A timeline for Mr. Cribby's 08-09 Pre-calculus class. It contains announcements, notes, hw assignments, etc.
Created by stcribby on Aug 24, 2008
Last updated: 04/04/11 at 02:44 PM
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The phenomena that i descided to base my graph on was the predator versus prey relationship between the Canadian Lynx and the Snowshoe Rabbit. Here is the original graph that i based mine on:
[caption align="alignleft" width="300" caption="Original Lynx versus Rabbit"][/caption]
Based from this graph you can sort of see the already occurring pattern in the graph. From this i had to average the heights of the Rabbits population and the Lynx's population. After i did this i created two equations. One for the rabbits and the other for the Lynx.
The Canadian Lynx's equation that i came up with was:
The Snowshoe Rabbit equation was: y= -42cos((π/6)x)+42
Both of these are modeled from the original graph. Then once I had my equations I graphed them..and my graph turned otu looking like this:
[caption align="alignright" width="300" caption="My graph"][/caption]
The orange, smaller, graph is the Canadian Lynx's model. The Blue, taller graph, is the Snowshoe rabbit model.
The x-axis is in years from 1838 to 1922. The y-axis is Population in thousands. So when it looks like the species almost goes extinct, they actually don't.
The Lynx's eat the rabbits which causes a rise in the lynx population, but a decrease in the rabbit population. Then, since there are too many lynx's, and not enough rabbits; the lynx's die off. Snowshoe Rabbits then increase there population because their predator is gone. Then this whole cycle starts over again.
But there are some other variables that you need to think of...like hunters, harsh winters, and other things that affected these animals also. Because somewhere, something made the two cycles get a little of sync with each other.
hope ya learned something. =P
As I informed all of you however long ago, there is a relationship between the movement of electrons around the nucleus of an atom and sin. The circular motion of the electron around the nucleus is what creates this relationship. In terms of the the basic sin equation, A sin B (x-h) +k electrons are an issue because there isn't one set equation for their movement.
A is equal to the distance of the electron from the nucleus. This distance is also known as a shell which is a sphere a certain distance around the nucleus in which the electron travels. This can vary between different elements, how many electrons are currently present in the atom, and time, which eventually leads to an electron being caught or thrown out.
B is equal to the time it takes for the electron to go around the nucleus. The problem with this is that electrons move at almost the speed of light (I'm pretty sure they due anyway) and you really can't see them.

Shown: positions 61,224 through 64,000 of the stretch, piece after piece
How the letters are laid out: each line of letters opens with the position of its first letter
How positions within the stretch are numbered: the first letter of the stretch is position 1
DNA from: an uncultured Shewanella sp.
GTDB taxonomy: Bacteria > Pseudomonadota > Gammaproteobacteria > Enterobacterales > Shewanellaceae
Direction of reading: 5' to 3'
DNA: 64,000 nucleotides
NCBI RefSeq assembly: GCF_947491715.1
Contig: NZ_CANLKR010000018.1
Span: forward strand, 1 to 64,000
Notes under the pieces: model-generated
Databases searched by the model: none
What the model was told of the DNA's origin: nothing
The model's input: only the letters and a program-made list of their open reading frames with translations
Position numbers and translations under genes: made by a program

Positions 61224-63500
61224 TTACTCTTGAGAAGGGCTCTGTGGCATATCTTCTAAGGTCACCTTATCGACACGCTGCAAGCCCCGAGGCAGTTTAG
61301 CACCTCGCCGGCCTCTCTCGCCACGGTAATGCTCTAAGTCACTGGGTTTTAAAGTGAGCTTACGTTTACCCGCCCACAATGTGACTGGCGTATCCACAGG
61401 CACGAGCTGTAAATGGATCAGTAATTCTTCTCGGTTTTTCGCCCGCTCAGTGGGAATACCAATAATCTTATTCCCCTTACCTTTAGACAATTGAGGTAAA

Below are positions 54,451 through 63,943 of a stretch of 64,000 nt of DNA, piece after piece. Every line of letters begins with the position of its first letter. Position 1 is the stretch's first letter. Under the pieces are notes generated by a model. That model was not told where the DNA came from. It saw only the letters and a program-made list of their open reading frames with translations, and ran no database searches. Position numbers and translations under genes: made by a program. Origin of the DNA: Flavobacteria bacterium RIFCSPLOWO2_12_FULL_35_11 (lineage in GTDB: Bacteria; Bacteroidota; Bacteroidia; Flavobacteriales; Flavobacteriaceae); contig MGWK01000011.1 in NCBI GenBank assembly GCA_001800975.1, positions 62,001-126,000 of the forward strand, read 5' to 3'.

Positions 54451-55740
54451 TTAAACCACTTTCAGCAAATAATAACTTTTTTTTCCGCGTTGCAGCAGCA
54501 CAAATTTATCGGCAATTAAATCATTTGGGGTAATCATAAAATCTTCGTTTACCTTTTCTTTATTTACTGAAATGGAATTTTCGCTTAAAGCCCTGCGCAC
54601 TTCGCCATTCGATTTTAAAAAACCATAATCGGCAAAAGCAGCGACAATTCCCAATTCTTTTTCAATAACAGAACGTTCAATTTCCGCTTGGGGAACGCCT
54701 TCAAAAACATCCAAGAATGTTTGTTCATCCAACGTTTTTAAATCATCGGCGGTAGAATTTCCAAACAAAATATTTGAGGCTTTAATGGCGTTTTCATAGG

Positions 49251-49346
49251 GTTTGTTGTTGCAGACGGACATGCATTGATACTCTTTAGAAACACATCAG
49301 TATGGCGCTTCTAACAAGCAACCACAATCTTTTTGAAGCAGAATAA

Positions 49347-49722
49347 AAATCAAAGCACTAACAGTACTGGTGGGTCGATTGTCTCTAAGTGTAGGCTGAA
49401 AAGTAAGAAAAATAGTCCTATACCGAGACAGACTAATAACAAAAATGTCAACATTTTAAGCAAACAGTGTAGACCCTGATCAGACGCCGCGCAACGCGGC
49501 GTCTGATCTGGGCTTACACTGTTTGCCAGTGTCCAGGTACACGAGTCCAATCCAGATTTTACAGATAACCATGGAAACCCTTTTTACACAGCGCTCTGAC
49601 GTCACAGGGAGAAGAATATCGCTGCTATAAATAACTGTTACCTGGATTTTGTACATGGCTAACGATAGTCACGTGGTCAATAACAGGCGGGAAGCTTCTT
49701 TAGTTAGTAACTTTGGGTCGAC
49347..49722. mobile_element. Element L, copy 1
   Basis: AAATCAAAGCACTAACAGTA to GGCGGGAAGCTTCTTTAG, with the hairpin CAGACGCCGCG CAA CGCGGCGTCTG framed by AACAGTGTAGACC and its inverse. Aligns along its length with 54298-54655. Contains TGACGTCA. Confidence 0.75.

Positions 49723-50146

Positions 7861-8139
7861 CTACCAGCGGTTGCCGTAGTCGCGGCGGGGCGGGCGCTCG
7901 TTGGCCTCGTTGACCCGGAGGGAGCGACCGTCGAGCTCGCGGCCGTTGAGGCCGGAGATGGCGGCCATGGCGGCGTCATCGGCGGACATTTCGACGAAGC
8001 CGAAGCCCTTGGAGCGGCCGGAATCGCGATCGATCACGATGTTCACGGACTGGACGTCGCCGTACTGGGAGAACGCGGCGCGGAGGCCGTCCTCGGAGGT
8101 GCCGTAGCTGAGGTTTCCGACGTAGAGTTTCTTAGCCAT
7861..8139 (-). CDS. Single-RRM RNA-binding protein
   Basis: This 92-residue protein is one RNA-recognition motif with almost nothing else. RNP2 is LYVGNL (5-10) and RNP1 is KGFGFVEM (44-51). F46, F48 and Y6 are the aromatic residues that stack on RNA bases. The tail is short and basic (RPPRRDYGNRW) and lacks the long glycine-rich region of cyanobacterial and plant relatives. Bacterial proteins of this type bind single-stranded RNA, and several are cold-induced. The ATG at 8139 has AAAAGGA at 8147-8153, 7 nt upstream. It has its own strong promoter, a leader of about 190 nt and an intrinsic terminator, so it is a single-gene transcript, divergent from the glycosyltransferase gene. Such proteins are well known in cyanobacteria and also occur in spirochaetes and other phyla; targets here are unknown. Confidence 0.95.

h is just equal to where you start your graph at. It really doesn't make much of a difference becuase you can start it anywhere without any ill effects except that shifting it left or right by pi/3 (Or shifting it at all for that matter) will just make graphing it more difficult.
k is equal to the position of the nucleus which is highly impractical to move up or down because the nucleus is a point in space that can't really be represented by a vertical shift. Just make it easy on yourself and leave it at the origin.
That pretty much sums up the relationship of electron movement to sine. My advice would be to leave this to people who know what to do with it because they're the only ones that can determine its relevance.
Oh, just as a clarification, electrons do not move on set paths around the nucleus. They can go wherever they want inside their respective shells as long as it's in a circular path that is equal to the shell's circumference. This erratic movement can lead to electron collisions. This bumps the atoms to a different shell closer or farther away from the nucleus. If an electron collision occurs in the outermost shell, the electrons can be flung from their atom entirely and be picked up by a new one.
Yay for electrons. Fast little dudes that do head-on collisions for a living.
Hi everyone. I did my proect on tidal movements.
There are 4 tides in a day 2 in the moring and 2 at night. They are coused by the moon pulling the water on the Earth as it rotates around the Earth. Because the waater on earth is constantly moving the moon has a force over our oceans. When you graph the tides for a month you will notice that the 4 tides of each day form what looks like a sin graph. The power point